We have another contestant for the Hall of Shame when it comes to failed pre-sale campaigns.
Kanoa, a company that was attempting to compete with Apple and bring wireless earbuds to market, shut down their company this week as they encountered a one two punch of being unable to deliver a viable product while running out of money.
The house of cards collapsed when a reviewer received a pair of earbuds from the company to do a test run – along with a monetary incentive to deliver a positive spin. What they got instead was a review calling Kanoa the “worst $300 headphones ever.” Wow. They must really suck.
According to the review (embedded below), pretty much nothing worked delivering a Kreyos like experience. You can watch the video and hear it for yourself but for the TLDR types, the earbuds did not pair, the App failed, the manual was blank (yep), battery did not charge, music doesn’t hold a connection … total fail. Kanoa almost dodged a silver bullet as the reviewer was going to pass on doing the review until they made a fatal mistake. They offered to pay him $500 to post a positive report. Oops.
The review was soon posted but it highlighted the fact that Kanoa is trash and basically “S**t”.
In the ensuing fallout, team Kanoa announced they were shutting down. In a polite post available here, Kanoa states;
“Capital funding is essential for ramping up production. Unlike on typical crowdfunding platforms we allowed backers to ask for refunds at any time. This policy kept us honest, but also added vulnerability once we had made major financial commitments. Setbacks and some bad publicity, like reviews of non-shippable beta units, stirred our audience. Most significantly and to our unpleasant surprise, our investors recently backed out of our funding round. We do not blame them, but this was a pivotal setback since capital was essential for ramping up production …Unfortunately, without that investment, we do not have enough capital to stay operational while we find a solution. “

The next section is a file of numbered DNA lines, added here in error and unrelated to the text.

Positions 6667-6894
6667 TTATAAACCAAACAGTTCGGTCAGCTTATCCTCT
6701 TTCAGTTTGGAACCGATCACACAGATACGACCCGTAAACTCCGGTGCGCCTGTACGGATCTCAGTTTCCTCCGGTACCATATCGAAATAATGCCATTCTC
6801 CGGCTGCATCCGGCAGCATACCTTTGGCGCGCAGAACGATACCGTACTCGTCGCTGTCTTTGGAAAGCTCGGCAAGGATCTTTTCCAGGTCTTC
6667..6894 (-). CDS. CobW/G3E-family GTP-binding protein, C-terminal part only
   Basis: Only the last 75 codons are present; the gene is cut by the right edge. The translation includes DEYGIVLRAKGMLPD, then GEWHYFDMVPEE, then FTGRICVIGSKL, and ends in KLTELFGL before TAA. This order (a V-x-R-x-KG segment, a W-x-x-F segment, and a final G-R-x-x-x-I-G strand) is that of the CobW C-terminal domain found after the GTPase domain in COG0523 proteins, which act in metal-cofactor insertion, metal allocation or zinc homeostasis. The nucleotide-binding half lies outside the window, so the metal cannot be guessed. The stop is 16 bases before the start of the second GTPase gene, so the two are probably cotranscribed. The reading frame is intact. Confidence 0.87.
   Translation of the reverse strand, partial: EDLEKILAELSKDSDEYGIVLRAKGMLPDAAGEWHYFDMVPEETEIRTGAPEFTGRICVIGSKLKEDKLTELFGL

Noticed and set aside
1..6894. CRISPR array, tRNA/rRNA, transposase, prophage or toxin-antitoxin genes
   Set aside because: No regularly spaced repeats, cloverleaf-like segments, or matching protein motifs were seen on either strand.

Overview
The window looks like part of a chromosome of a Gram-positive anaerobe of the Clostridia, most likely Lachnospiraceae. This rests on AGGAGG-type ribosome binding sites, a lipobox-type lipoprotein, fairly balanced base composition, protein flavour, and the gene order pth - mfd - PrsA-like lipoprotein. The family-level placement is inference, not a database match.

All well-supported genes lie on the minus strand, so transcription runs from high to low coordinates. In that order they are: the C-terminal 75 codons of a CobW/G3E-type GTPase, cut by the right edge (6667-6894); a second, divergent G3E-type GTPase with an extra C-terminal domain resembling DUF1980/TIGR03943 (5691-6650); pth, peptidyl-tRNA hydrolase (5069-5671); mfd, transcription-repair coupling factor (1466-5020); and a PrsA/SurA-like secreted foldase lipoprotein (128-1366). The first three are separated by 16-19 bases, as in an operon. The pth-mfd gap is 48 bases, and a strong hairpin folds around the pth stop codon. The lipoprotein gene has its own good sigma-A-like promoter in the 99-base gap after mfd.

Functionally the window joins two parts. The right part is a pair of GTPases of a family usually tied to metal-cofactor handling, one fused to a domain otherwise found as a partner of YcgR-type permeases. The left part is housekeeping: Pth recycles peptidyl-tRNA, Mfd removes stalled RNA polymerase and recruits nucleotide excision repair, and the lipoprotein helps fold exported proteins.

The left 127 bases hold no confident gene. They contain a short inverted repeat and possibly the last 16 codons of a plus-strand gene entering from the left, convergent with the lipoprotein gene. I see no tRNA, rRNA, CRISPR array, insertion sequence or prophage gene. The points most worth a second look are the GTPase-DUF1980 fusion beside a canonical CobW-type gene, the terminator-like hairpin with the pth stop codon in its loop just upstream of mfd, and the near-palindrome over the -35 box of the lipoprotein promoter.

Kanoa said their social media channels have been shutdown and the customer support is now unmanned. Pretty much lights out for the company.
Of course, the backers response is pretty predictable. Disbelief turns to frustration and frustration turns to anger. They just learned they threw their money away.
A call for a class action lawsuit has been launched with a Facebook page dedicated to jilted backers being the point of communication.
We have seen the same story, different product, play out many times in the past. The word to the wise is to never, ever, back a pre-sale project unless you are willing to lose your money. All of it. Otherwise, wait a few months and, if the project is successful, you can buy them on Amazon. Or Alibaba.